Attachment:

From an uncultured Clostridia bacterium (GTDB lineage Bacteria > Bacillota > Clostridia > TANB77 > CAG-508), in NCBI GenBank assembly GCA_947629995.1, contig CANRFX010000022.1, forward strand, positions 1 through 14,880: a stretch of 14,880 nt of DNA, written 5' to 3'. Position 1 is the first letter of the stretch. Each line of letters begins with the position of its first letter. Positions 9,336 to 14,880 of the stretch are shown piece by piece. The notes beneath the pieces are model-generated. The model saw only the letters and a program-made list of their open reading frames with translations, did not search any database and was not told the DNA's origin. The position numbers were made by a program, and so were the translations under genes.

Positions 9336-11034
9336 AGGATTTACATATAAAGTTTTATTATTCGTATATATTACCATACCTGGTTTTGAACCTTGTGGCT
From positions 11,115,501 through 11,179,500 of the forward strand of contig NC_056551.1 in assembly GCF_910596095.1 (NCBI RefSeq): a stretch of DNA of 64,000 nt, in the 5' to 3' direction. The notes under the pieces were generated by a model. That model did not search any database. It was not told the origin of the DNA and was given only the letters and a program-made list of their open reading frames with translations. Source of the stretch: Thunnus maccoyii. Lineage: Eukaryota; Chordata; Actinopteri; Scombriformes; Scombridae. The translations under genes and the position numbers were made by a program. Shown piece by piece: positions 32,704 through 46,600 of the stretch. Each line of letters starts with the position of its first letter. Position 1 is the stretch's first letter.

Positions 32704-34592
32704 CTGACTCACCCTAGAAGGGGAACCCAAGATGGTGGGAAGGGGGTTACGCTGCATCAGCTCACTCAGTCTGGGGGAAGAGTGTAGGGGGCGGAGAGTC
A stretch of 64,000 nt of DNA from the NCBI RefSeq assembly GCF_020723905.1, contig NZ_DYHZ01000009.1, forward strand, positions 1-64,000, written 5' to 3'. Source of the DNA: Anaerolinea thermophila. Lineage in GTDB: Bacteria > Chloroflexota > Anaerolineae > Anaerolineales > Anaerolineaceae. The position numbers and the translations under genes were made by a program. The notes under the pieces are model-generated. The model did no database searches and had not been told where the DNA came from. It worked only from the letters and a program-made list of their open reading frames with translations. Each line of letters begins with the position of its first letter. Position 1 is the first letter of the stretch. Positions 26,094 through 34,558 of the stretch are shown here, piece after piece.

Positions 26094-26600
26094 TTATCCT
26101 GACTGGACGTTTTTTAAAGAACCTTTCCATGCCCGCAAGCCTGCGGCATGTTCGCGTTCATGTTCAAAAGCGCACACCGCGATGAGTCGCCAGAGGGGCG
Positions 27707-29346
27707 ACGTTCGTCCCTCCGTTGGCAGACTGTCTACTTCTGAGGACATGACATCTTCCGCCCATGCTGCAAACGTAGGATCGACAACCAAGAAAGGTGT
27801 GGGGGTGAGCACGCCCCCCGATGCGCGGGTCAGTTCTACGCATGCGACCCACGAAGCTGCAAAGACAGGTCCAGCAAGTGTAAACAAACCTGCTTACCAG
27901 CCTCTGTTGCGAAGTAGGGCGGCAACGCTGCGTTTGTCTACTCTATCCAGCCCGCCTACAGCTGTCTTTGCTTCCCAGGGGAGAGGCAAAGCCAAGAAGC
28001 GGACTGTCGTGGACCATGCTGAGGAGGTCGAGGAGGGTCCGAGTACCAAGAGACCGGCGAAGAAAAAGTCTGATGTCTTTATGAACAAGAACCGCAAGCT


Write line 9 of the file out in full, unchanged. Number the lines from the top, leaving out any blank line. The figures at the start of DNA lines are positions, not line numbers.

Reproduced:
26094 TTATCCT